Al-Bukhari also seeks to assert a newly-added Fourteenth Amendment claim in his second amended complaint against Maldonado, Rodriguez, Molden, Robles, Morrison, Melendez, and Collins. Although I already issued an order on April 11, 2018 limiting this case to the First Amendment and RLUIPA claims stemming from the denial of religious books, see Doc. No. 46, adding a new Fourteenth Amendment claim at this stage of the proceeding would not be prejudicial. The defendants can file an answer to the second amended complaint addressing Al-

ORDERS (1) The defendants are hereby ordered to submit a written response to Al- motions for

preliminary injunctive relief (Doc. Nos. 39, 40, 44) within twenty-one (21) days of the date of this order. (2) Al- motion for the appointment of counsel (Doc. No. 41) is DENIED without

prejudice to refiling with an explanation why appointment of counsel is warranted in this particular case. (3) Al- Doc. No. 43) is DENIED. The clerk is directed to mail one

to Al-Bukhari at his current address. (4) Al- first motion for extension of time (Doc. No. 45) is DENIED without prejudice

to refiling with an explanation why an extension is warranted in this case. (5) Al- DENIED without

prejudice. (6) Al- ect the complaint (Doc. No. 49) is GRANTED. The

clerk is directed to docket the second amended complaint as a separate entry. The clerk shall then verify the current work addresses for Warden Nick Rodriguez, Deputy Warden Derrick Molden, and Correction Officer Collins with the Department of Correction Office of Legal Affairs, mail a waiver of service of process request packet containing the second amended complaint to those defendants at the confirmed addresses within twenty-one (21) days of this Order, and report to the court on the status of the waiver requests on the thirty-fifth (35) day after mailing. If Rodriguez, Molden, or Collins fails to return the waiver request, the clerk shall make arrangements for in-person service by the U.S. Marshals Service on him in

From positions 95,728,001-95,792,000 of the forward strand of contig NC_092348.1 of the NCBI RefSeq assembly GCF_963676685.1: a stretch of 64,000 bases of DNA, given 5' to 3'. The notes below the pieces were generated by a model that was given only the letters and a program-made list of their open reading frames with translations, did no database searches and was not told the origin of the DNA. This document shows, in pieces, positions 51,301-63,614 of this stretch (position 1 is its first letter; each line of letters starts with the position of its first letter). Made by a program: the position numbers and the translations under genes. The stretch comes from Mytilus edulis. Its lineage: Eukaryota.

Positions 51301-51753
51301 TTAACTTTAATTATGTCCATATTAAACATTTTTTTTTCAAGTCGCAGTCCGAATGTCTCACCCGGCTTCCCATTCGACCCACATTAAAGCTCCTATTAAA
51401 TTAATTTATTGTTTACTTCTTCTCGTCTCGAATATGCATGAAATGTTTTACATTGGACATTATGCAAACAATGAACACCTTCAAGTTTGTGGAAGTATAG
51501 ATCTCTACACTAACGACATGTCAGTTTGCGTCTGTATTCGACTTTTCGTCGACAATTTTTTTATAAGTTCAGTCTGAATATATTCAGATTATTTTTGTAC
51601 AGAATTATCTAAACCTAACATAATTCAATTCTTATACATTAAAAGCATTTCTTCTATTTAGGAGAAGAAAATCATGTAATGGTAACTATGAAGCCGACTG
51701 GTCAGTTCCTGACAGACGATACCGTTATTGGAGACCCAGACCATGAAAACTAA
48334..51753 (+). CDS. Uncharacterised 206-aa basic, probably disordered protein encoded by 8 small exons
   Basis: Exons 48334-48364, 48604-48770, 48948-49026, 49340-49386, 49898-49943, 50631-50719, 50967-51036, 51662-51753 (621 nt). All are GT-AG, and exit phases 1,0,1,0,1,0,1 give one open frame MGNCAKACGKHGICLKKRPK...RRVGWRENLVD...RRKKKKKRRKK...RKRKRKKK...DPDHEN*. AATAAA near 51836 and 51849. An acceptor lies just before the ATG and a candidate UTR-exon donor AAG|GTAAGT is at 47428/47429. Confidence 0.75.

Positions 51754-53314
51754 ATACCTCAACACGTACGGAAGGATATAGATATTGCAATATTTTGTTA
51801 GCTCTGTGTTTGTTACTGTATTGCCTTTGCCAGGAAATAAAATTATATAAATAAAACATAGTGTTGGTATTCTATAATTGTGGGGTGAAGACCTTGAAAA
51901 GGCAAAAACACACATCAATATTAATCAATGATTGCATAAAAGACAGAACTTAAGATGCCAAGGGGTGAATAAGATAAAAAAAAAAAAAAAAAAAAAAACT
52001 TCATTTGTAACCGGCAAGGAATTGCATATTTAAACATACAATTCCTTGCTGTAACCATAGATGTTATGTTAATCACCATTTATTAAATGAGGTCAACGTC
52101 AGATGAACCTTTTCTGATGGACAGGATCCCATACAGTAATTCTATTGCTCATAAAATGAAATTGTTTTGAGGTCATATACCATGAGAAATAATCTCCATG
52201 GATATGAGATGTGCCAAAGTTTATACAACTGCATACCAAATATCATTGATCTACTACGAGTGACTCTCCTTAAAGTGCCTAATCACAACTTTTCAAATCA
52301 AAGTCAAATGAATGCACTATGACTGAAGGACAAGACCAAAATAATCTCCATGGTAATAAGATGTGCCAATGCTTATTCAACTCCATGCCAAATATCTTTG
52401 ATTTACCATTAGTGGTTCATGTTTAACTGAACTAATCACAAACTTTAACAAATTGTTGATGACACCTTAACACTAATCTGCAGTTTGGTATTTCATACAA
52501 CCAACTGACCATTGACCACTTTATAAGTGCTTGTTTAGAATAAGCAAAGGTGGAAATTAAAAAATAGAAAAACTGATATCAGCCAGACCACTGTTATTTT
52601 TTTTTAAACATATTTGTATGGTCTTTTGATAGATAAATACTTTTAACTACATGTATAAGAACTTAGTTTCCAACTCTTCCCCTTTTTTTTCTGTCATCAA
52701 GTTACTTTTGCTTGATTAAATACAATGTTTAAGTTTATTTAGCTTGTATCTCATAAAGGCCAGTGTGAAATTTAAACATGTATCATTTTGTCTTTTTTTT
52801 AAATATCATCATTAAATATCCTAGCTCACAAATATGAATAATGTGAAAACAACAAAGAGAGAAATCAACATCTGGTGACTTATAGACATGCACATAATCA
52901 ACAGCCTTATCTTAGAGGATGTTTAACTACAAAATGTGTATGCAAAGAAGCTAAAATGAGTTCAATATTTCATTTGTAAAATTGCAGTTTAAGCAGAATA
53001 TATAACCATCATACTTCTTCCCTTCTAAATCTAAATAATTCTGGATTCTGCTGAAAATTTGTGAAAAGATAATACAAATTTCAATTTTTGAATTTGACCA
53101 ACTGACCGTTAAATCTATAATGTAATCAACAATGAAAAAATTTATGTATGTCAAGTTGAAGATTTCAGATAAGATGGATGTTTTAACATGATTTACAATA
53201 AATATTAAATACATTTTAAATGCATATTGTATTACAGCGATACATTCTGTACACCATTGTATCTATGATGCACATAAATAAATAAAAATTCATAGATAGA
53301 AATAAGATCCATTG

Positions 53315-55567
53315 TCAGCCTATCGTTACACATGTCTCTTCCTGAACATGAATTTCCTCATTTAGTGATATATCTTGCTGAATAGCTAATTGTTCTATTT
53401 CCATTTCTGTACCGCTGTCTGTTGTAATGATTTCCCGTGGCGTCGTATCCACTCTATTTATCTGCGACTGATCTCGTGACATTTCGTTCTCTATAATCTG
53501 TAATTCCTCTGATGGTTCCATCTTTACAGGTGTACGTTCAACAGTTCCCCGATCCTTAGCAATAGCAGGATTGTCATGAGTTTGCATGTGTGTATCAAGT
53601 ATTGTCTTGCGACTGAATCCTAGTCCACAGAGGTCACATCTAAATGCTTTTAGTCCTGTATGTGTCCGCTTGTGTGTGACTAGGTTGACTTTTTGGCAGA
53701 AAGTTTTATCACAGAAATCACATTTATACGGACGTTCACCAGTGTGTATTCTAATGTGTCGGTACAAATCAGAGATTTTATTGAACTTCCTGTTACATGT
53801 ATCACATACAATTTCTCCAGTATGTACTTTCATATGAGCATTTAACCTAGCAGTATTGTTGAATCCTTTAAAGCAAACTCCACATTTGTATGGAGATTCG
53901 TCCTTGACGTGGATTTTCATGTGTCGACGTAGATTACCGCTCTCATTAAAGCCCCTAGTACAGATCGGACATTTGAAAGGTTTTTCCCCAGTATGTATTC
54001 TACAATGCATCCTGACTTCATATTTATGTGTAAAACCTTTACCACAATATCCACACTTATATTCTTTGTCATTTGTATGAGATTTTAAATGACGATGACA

his individual capacity and he shall be required to pay the costs of such service in accordance with Federal Rule of Civil Procedure 4(d). So ordered. Dated at Bridgeport Connecticut this 23rd day of August 2018.

/s/ STEFAN R. UNDERHILL Stefan R. Underhill United States District Judge